Cello Sonatas: in F, op. 5/1; in A, op. 69; in D, op.
BjÝrn Solum (vc); Kristin Fossheim (fp) ü 2L ü 2L7 (67:18)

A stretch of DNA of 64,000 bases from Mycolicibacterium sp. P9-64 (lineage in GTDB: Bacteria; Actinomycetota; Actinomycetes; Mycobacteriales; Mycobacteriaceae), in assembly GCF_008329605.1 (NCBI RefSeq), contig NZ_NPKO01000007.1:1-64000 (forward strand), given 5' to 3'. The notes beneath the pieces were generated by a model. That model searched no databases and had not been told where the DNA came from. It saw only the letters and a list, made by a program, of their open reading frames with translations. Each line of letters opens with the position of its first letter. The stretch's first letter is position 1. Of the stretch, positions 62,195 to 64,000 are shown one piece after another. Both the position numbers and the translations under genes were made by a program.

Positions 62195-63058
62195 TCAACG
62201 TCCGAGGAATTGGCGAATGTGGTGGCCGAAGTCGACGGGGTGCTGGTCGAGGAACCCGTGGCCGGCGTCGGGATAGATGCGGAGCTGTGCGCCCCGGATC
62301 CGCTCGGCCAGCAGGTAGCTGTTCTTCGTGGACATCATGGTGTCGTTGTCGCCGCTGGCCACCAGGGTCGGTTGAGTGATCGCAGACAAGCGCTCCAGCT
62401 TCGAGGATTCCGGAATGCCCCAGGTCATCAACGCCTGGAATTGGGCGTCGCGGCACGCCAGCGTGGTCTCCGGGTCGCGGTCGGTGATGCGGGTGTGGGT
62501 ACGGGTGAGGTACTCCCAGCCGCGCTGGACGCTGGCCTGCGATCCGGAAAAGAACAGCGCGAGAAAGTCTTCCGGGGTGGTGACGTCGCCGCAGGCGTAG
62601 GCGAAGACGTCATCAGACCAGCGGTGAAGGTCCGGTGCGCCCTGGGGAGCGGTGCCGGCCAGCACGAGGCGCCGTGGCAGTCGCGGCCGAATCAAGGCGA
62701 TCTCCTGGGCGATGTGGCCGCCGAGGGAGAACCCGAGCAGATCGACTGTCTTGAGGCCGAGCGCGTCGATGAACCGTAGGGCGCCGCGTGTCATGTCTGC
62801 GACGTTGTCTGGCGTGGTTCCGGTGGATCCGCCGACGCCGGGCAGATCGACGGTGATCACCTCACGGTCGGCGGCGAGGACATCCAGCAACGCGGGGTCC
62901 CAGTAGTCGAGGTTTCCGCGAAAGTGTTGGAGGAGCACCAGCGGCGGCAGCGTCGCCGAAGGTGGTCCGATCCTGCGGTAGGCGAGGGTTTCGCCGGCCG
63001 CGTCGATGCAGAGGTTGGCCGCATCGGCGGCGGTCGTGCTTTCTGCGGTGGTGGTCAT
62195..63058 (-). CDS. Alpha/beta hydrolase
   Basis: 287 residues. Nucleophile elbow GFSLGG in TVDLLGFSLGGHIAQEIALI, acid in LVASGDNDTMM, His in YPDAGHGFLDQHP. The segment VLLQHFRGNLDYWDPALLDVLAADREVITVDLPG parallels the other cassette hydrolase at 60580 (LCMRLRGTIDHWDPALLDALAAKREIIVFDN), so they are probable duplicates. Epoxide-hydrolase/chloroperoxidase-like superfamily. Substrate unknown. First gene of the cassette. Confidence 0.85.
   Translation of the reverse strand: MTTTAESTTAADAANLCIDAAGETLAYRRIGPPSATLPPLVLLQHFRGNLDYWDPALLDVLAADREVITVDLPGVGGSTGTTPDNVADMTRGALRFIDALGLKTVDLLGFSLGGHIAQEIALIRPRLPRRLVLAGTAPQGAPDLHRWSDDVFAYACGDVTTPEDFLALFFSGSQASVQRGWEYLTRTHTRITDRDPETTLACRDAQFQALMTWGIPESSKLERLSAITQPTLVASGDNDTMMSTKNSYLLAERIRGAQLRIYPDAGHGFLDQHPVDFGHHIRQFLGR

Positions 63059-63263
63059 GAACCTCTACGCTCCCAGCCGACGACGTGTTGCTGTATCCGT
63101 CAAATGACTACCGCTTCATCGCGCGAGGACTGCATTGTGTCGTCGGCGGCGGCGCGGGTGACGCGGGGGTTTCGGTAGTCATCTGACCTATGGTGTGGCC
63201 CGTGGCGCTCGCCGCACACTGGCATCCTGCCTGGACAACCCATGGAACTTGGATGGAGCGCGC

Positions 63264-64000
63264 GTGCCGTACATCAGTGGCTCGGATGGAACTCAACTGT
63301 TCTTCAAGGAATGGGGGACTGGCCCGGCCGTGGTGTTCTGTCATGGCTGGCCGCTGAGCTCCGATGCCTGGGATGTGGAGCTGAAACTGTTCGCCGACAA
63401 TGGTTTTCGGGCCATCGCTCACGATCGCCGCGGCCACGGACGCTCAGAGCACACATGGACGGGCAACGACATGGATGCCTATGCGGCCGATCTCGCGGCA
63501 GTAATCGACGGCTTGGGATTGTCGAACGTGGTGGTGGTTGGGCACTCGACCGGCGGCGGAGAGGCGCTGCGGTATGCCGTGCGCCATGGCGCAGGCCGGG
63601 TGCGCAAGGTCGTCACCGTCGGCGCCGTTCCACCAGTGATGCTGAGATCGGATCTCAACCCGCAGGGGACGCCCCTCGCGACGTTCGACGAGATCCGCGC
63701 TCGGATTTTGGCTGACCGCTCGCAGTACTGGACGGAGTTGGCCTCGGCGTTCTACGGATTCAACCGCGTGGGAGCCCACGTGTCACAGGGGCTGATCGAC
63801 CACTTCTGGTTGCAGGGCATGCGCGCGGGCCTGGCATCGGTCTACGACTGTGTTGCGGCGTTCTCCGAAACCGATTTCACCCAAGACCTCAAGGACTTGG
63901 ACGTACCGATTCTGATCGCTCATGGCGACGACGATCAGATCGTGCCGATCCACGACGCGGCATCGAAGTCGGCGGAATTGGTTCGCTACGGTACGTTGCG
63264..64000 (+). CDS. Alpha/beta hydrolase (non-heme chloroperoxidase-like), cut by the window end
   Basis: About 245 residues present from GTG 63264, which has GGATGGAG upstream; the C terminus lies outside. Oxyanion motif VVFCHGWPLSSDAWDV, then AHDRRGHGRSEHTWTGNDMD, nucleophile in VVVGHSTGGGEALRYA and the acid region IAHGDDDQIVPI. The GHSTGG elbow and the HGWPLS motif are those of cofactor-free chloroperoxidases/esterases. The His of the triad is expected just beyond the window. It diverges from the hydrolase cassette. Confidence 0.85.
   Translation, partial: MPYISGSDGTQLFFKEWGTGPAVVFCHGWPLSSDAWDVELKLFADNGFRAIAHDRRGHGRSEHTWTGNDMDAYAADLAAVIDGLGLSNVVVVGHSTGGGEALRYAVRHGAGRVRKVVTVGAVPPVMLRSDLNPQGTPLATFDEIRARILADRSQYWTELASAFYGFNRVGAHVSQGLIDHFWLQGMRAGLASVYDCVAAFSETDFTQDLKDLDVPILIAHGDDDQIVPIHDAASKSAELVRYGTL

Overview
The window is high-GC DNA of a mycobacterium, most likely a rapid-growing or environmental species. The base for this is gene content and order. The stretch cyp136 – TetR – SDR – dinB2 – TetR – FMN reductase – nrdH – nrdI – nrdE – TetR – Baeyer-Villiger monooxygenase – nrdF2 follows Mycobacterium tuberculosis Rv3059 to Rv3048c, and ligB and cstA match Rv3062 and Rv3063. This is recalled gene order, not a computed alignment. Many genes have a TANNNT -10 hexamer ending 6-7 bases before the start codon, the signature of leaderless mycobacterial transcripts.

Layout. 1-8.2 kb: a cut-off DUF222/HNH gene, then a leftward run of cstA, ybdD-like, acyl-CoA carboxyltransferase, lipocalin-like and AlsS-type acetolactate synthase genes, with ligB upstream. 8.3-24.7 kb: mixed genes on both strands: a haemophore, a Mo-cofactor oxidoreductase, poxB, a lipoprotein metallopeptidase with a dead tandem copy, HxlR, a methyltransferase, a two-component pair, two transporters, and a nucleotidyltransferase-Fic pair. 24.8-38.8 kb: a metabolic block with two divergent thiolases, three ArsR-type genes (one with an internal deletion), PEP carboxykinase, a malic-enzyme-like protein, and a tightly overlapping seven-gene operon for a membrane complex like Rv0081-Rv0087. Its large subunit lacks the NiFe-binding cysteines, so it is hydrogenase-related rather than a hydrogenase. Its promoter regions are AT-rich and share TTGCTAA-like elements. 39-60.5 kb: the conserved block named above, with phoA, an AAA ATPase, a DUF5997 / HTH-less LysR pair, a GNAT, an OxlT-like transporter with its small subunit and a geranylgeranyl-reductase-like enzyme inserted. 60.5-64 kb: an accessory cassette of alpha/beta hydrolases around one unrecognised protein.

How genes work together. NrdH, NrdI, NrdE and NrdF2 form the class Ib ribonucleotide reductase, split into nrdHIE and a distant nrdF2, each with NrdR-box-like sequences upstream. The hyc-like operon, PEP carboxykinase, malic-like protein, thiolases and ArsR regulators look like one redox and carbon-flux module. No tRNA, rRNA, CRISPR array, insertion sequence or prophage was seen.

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Rather charmingly, the players here attempt to reproduce the sound Beethoven expected to hear when his cello sonatas were played, while at the same time admitting the difficulty of such a task. After all, they point out, the fortepiano was evolving during Beethovenís lifetime. Nonetheless, the sweet, slightly muffled (to our ears) sound of a copy of a 1790 Walter piano must be closer to the instruments Beethoven heard than a 20th-century Steinway would be. That is no reason to turn away from the great recordings of the past, including my favorite, that of Pierre Fournier with Artur Schnabel, where the perfect balance of the two instruments, the exquisite phrasing, and the convincing forward motion are a result of the musiciansís tact, understanding, and sublime musicality. A phrase played by Fournier, or a Feuermann, for instance, will have a shape, and a purpose in the larger context, that makes the specific sound seem secondary. I donít think it would matter if you took away a little of the Steinway treble from Schnabelís playing.